Screen / The 100

The 100: “Resurrection”

It’s fitting that after the disastrous decision to allow the missile strike to happen, “Resurrection” makes a case for everyone perhaps being a better leader than Clarke at the moment. The show doesn’t do the best job tracing Clarke’s guilt, or the emotional and mental ramifications of the choice she made, other than having her resolve to find and kill the sniper who aimed the missile and is now picking off survivors. Clarke argues with Lexa about it as if she didn’t fall silent and go along with what Lexa wanted, only stirring from her decision to rescue Abby and still leaving everyone else to die. But Clarke’s immediately guilty about doing so, while everyone’s running around trying to stay alive and rescue other survivors (and sparing some seconds to hope that Clarke is still alive), Clarke’s trying to fix this how she can, which ends up not really fixing anything at all.

There is something interesting about the show taking this turn after having devoted this season to Clarke, setting her on a pedestal and having her make all the decisions with barely a hint of the conflict of last season. Now there are hints that this was a bad move on Camp Jaha’s part, since they placed all their faith in Clarke and had her do nothing when countless lives were in jeopardy. And we can assume that if she’d been talking it out with someone who wasn’t Lexa, things wouldn’t have worked out like they did. The 100 tries to make some kind of point about the Ark having taught Clarke that sacrificing people for survival is the way to go, and while the Ark was certainly a terrible example for young minds to have, it doesn’t quite work here. Clarke’s always been bucking against the Ark and its rules, enough so that it’s how she got stuck on Earth in the first place, discarded along with the rest of the Ark’s underage, criminal population. It’s not the Ark that Clarke abandon everyone to the missile, it’s Earth.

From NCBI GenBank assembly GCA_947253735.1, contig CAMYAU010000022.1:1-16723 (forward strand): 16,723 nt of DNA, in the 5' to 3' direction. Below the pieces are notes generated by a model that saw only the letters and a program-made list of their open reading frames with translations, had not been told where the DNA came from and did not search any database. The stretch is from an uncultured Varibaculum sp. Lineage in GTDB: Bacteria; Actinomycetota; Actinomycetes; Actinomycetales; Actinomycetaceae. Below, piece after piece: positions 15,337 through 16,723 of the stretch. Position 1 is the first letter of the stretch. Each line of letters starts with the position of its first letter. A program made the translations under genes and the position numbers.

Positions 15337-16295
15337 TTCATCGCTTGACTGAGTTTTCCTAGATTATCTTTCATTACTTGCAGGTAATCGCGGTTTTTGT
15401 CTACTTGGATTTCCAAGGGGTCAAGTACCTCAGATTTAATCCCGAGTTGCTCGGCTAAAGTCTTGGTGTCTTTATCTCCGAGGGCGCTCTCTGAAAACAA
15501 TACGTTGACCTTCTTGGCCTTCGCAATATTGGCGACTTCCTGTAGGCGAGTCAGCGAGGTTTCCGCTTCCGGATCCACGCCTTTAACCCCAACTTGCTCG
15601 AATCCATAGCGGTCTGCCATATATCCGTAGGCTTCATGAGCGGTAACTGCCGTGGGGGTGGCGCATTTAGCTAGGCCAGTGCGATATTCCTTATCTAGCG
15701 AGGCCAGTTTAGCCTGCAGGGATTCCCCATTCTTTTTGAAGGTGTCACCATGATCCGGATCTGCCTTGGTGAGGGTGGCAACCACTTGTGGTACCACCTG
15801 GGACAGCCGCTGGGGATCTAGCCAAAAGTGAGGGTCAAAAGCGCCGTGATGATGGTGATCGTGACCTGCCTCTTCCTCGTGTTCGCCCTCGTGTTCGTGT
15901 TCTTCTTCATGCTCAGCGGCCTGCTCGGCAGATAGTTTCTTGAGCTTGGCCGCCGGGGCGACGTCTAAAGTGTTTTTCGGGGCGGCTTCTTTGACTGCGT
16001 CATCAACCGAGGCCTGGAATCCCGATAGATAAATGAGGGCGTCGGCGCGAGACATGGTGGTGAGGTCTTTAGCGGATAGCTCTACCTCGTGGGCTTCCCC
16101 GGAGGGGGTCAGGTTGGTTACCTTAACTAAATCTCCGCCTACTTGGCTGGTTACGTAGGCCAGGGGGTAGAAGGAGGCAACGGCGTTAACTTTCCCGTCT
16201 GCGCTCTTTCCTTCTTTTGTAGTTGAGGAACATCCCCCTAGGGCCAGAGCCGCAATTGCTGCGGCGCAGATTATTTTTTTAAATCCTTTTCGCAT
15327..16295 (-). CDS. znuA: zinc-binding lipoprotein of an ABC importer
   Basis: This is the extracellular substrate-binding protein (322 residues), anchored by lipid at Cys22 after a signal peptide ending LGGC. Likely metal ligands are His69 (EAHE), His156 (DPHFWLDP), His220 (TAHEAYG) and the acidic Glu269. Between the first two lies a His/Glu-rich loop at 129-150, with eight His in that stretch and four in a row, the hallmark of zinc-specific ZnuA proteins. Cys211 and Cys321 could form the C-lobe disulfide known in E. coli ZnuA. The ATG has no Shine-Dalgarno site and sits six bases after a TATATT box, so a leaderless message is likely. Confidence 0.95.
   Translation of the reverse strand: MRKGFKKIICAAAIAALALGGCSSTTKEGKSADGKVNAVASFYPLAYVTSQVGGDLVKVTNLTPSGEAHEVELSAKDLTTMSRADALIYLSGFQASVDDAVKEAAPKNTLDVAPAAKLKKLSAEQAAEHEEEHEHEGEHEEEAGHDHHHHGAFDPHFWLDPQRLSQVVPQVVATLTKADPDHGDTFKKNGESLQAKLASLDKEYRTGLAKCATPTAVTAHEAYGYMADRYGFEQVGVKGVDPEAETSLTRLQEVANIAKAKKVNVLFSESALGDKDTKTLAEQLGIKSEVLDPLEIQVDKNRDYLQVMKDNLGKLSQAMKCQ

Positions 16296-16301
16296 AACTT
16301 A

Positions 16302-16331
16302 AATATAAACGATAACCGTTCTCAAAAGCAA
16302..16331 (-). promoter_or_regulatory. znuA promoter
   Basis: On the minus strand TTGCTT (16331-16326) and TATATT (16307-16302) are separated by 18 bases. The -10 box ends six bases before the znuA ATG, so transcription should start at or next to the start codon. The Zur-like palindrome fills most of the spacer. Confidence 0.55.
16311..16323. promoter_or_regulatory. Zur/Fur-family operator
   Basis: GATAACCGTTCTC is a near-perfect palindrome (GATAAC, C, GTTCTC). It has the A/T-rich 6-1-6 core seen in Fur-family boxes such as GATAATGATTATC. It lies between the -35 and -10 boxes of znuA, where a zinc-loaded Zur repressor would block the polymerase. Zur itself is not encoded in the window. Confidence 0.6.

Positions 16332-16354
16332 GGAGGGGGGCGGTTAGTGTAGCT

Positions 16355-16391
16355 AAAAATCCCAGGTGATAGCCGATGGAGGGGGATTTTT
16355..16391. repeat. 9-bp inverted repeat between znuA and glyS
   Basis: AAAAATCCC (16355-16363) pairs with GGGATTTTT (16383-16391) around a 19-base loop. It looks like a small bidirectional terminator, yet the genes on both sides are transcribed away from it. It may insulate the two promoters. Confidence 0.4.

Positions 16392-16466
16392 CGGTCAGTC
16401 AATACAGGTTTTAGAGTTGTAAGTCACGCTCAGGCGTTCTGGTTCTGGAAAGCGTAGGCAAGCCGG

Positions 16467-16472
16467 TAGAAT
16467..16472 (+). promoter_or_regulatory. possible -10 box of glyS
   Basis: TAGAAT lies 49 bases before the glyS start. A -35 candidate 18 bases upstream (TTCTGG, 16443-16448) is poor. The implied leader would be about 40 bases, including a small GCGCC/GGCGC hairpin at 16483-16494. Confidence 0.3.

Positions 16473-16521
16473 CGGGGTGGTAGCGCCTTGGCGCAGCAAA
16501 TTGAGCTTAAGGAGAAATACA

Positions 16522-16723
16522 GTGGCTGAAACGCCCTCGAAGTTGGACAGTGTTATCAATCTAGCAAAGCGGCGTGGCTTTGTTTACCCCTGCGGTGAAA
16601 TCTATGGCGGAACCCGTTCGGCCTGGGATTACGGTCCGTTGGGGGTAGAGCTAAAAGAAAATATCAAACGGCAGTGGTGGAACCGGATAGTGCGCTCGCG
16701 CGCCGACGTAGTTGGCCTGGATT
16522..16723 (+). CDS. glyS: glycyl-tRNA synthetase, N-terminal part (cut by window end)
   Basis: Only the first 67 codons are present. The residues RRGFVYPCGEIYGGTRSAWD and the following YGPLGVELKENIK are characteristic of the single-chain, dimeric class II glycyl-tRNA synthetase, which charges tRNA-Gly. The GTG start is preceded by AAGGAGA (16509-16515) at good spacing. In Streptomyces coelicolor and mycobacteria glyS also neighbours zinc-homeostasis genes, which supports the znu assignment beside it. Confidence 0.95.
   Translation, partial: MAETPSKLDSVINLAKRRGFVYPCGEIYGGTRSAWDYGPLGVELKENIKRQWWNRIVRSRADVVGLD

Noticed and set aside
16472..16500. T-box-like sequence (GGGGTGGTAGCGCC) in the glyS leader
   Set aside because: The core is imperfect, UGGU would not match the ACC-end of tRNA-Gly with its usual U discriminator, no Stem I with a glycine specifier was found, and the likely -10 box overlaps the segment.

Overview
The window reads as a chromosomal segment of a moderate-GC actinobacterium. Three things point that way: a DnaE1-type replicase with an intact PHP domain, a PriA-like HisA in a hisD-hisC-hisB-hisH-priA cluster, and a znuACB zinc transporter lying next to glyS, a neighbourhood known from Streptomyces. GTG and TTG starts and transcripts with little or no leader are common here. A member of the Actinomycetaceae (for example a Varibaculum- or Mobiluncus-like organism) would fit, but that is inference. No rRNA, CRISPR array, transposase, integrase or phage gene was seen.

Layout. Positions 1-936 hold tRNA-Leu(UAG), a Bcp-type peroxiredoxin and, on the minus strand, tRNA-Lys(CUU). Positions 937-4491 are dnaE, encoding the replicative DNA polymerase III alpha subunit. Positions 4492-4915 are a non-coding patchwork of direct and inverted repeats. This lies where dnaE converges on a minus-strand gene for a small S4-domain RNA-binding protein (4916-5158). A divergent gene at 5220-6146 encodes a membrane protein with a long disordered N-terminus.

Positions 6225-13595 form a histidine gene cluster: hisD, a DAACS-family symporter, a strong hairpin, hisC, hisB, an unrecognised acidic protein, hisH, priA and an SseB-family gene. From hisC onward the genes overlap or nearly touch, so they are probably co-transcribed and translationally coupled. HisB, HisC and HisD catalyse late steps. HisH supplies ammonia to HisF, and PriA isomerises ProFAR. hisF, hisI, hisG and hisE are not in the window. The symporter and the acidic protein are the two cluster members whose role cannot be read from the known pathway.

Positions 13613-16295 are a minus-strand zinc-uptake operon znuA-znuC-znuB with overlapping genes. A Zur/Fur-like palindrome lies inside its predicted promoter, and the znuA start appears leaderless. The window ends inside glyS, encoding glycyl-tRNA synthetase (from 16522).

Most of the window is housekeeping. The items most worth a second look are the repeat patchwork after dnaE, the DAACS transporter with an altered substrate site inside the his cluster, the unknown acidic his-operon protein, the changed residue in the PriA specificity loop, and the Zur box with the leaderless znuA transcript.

While the ground is having a poor effect on Clarke, it’s doing the opposite for just about everyone else. The rest of the cast has been freed by their landing on Earth, even in the midst of carnage and war. Bellamy’s an entirely different person, and we know he would have argued against letting that strike land. Bellamy, whose spent the season in Clarke’s shadow for no apparent reason finally moves back into his own light at Mt. Weather. The relief his presence inspires in the remaining 48 is testament enough to the power that he still holds as a character and a leader and proof that the Clarke only sentiment only exists in Camp Jaha, and once the truth inevitably comes out it probably won’t exist there either. Bellamy’s in full hero mode in Mt. Weather, rescuing the grabbed Fox and even turning back to help Maya when Cage uses her as a bargaining chip. After this there’s absolutely no reason why The 100 should ever utilize the character so unevenly ever again, but I’m sure it will.